Dave & Buster's, Inc. History

Address:
2481 Manana Drive
Dallas, Texas 75220
U.S.A.

Telephone: (214) 357-9588
Fax: (214) 350-0941

Website:
Public Company
Incorporated: 1982
Employees: 5,000
Sales: $182.3 million (1999)
Stock Exchanges: New York
Ticker Symbol: DAB
NAIC: 722 Food Services and Drinking Places; 713 Amusement, Gambling and Recreation Institutions

Company Perspectives:

Basically, a concept that was created in 1982 and has continually evolved is still best described with the same line we've always used--"There's no place quite like it." From our hand-crafted World Class Pocket Billiard Tables to the vast array of games in our Million Dollar Midway, D & B was created to provide one of the most unique entertainment outings you'll ever experience. And to perfectly complement the fun you'll also discover an outstanding variety of menu offerings and beverages. Key Dates:

Key Dates:

1982:
Dave Corriveau and "Buster" Corley open Dave & Buster's in Dallas.
1988:
Second location opens.
1989:
Edison Brothers Stores, Inc. acquires majority interest in company.
1995:
Edison Brothers spins off Dave & Buster's and new company goes public.
1996:
Dave & Buster's accelerates expansion.
1998:
Company signs licensing agreement for Taiwan, Hong Kong, and China.
1999:
Company moves to New York Stock Exchange.

Company History:

Dave & Buster's, Inc. is a nationwide chain of huge, adult-oriented complexes that combine restaurants and bars with dinner theater and games ranging from pocket billiards and shuffleboard to high-tech arcade games to simulated golf and virtual reality space combat. At the end of 1999, the company operated 23 locations in the United States. There were also two Dave & Buster restaurants in the United Kingdom and one in Taiwan, operated under licensing agreements.

Origins in Little Rock: Late 1970s

The story of Dave & Buster's was the story of David Corriveau and James "Buster" Corley and started in Little Rock, Arkansas. Corriveau, whose resumé included selling snow cones and cars, dealing blackjack in Las Vegas, and waiting tables, started a restaurant called Cash McCools in 1975. He sold that booming business a year later and in 1977 opened Slick Willy's World of Entertainment. The site for this 10,000-square-foot billiard and game house was in Little Rock's renovated train station.

Meanwhile, Corley had been working his way up the management ladder with T.G.I.Friday's, where he started as a waiter in 1972. By the mid-1970s he was in charge of opening new units, and he looked at the train station as a possible location. But he had always wanted to have his own place. He approached Corriveau and others for backing and opened his restaurant, Buster's, right next to Slick Willy's in the train station. The two men became good friends and soon noticed that their customers moved back and forth between their two establishments. They began thinking what might happen if they combined Dave's games and Buster's food under one roof and how big that roof might be. They spent about a year developing a rough design, then Corriveau sold Slick Willy's to raise seed money and they went looking for a location.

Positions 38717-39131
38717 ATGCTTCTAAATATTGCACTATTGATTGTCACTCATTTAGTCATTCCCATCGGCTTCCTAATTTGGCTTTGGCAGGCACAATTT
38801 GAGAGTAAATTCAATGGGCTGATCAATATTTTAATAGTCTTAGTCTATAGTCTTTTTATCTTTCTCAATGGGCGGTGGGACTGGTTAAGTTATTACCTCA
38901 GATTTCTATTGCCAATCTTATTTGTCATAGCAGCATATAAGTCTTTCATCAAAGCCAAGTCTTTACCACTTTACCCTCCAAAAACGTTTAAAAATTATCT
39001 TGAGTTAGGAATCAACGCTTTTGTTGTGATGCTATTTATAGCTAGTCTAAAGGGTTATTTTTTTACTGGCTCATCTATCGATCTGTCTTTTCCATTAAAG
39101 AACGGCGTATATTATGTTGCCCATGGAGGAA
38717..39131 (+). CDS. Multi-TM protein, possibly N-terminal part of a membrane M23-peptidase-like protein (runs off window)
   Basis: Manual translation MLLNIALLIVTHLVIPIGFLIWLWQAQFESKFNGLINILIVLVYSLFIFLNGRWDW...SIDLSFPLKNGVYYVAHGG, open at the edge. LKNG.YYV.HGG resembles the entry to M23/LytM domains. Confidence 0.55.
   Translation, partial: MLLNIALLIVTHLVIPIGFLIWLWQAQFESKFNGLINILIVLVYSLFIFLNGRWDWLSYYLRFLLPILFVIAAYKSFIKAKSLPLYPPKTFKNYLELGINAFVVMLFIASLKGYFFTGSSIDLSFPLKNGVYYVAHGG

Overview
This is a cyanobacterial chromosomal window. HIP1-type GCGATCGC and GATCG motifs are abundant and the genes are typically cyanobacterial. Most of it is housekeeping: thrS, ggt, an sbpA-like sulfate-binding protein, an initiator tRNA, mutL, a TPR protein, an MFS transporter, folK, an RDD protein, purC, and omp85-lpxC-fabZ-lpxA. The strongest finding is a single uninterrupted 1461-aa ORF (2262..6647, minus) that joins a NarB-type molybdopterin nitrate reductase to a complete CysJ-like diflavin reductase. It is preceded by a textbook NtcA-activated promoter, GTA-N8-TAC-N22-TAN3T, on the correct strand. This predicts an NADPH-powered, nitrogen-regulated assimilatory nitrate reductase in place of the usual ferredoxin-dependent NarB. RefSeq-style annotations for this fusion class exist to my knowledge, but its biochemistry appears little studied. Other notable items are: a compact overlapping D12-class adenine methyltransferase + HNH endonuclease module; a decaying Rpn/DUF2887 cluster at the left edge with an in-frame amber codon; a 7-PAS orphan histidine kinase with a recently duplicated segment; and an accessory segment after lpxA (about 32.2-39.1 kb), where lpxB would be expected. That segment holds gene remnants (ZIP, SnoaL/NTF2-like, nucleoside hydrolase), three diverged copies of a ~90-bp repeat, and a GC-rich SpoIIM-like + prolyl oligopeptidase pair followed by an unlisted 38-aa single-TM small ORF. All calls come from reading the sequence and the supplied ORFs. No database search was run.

Developing a Concept: 1982-88

Carriveau and Corley moved to Dallas, and in December 1982 they opened the first Dave & Buster's, in a former warehouse. They spent $3 million to make the 35,000-square-foot space what they wanted and it was a hit from the beginning. The place was packed with people playing pool, cashless blackjack, and pinball or other arcade games, while drinking and eating (burgers, steaks, finger food, salads).

Over the next several years the partners refined their "fun and food" concept, expanding the site in the process with the addition of a nine-hole simulated golf range. In 1988, they opened a second location, also in Dallas, the same size as the first.

Dave & Buster's was aimed at adults. Games rented by the hour. Customers played billiards on $15,000 tables made of handcrafted mahogany and rosewood, and the shuffleboard tables met tournament quality specifications. Full menu and bar service was available in the play areas, which were spread among several dining rooms within the complex. There was also the Million Dollar Midway, with electronic, skill, and sports-themed arcade games.

A New Majority Owner: 1989-94